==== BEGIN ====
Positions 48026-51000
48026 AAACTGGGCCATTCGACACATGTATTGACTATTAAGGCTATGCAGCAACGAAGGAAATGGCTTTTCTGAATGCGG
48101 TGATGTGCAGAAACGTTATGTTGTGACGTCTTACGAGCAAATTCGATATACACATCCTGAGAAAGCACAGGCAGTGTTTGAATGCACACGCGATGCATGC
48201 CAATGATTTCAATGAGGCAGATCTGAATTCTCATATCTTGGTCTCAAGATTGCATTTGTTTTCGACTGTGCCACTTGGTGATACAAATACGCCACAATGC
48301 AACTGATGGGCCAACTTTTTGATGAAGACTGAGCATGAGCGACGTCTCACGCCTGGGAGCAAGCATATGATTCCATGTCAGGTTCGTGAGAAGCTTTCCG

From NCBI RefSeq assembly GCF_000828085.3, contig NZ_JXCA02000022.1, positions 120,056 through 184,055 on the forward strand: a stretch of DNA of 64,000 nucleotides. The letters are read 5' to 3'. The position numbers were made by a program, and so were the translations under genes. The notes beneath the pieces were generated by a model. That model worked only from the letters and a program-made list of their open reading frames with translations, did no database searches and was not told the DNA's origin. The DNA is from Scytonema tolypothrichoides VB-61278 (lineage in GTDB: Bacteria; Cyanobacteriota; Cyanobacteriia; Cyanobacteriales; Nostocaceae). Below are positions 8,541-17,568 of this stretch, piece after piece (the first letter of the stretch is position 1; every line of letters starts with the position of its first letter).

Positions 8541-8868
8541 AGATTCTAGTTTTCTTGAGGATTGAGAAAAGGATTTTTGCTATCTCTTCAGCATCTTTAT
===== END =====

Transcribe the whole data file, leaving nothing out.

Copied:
Positions 48026-51000
48026 AAACTGGGCCATTCGACACATGTATTGACTATTAAGGCTATGCAGCAACGAAGGAAATGGCTTTTCTGAATGCGG
48101 TGATGTGCAGAAACGTTATGTTGTGACGTCTTACGAGCAAATTCGATATACACATCCTGAGAAAGCACAGGCAGTGTTTGAATGCACACGCGATGCATGC
48201 CAATGATTTCAATGAGGCAGATCTGAATTCTCATATCTTGGTCTCAAGATTGCATTTGTTTTCGACTGTGCCACTTGGTGATACAAATACGCCACAATGC
48301 AACTGATGGGCCAACTTTTTGATGAAGACTGAGCATGAGCGACGTCTCACGCCTGGGAGCAAGCATATGATTCCATGTCAGGTTCGTGAGAAGCTTTCCG

From NCBI RefSeq assembly GCF_000828085.3, contig NZ_JXCA02000022.1, positions 120,056 through 184,055 on the forward strand: a stretch of DNA of 64,000 nucleotides. The letters are read 5' to 3'. The position numbers were made by a program, and so were the translations under genes. The notes beneath the pieces were generated by a model. That model worked only from the letters and a program-made list of their open reading frames with translations, did no database searches and was not told the DNA's origin. The DNA is from Scytonema tolypothrichoides VB-61278 (lineage in GTDB: Bacteria; Cyanobacteriota; Cyanobacteriia; Cyanobacteriales; Nostocaceae). Below are positions 8,541-17,568 of this stretch, piece after piece (the first letter of the stretch is position 1; every line of letters starts with the position of its first letter).

Positions 8541-8868
8541 AGATTCTAGTTTTCTTGAGGATTGAGAAAAGGATTTTTGCTATCTCTTCAGCATCTTTAT